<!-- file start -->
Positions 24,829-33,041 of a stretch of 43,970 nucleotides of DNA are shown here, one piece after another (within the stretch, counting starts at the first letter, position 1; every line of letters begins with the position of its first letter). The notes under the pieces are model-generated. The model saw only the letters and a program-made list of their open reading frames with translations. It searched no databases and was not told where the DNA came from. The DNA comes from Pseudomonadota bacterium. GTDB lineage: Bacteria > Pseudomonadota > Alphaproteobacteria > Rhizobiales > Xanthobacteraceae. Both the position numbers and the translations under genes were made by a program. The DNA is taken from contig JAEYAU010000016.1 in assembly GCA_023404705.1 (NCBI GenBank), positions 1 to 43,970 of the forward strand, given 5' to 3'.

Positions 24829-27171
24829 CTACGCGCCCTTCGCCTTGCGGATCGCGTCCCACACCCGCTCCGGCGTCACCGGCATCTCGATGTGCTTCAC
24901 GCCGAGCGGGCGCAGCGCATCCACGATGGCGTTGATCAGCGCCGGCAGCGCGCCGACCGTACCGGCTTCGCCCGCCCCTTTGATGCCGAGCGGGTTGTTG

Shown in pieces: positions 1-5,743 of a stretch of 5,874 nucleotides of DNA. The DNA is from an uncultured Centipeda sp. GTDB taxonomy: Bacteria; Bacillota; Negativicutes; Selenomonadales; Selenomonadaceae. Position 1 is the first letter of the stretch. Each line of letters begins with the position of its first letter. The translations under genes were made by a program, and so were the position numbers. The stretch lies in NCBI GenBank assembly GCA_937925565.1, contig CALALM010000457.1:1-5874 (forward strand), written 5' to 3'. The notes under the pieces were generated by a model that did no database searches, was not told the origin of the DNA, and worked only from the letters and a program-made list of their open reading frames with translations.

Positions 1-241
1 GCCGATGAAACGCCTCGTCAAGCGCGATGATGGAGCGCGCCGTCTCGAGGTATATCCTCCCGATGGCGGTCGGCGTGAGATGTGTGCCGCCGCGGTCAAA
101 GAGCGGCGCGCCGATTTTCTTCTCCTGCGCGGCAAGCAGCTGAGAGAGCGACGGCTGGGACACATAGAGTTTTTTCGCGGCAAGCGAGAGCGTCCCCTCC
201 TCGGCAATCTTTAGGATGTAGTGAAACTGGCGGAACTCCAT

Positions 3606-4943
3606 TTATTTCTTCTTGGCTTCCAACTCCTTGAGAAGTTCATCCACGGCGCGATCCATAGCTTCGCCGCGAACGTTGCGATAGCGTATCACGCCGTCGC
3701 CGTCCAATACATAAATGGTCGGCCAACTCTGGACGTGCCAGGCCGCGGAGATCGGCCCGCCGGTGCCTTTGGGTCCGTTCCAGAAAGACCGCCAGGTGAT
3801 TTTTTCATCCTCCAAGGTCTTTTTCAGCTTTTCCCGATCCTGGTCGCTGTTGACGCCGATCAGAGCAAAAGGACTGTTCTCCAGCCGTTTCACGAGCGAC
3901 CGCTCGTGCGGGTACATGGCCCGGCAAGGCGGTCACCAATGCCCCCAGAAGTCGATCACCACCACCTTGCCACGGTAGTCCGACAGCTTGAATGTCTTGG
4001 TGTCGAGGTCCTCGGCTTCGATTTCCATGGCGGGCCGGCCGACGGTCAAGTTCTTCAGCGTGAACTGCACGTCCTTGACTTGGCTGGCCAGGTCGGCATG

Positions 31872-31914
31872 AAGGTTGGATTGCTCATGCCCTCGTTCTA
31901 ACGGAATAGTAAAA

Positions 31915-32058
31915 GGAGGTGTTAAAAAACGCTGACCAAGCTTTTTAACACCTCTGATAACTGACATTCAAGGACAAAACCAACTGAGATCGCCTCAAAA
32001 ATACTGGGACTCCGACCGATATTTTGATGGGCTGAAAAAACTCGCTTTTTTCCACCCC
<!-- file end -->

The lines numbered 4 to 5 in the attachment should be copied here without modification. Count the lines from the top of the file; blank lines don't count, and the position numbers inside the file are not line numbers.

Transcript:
24901 GCCGAGCGGGCGCAGCGCATCCACGATGGCGTTGATCAGCGCCGGCAGCGCGCCGACCGTACCGGCTTCGCCCGCCCCTTTGATGCCGAGCGGGTTGTTG

Shown in pieces: positions 1-5,743 of a stretch of 5,874 nucleotides of DNA. The DNA is from an uncultured Centipeda sp. GTDB taxonomy: Bacteria; Bacillota; Negativicutes; Selenomonadales; Selenomonadaceae. Position 1 is the first letter of the stretch. Each line of letters begins with the position of its first letter. The translations under genes were made by a program, and so were the position numbers. The stretch lies in NCBI GenBank assembly GCA_937925565.1, contig CALALM010000457.1:1-5874 (forward strand), written 5' to 3'. The notes under the pieces were generated by a model that did no database searches, was not told the origin of the DNA, and worked only from the letters and a program-made list of their open reading frames with translations.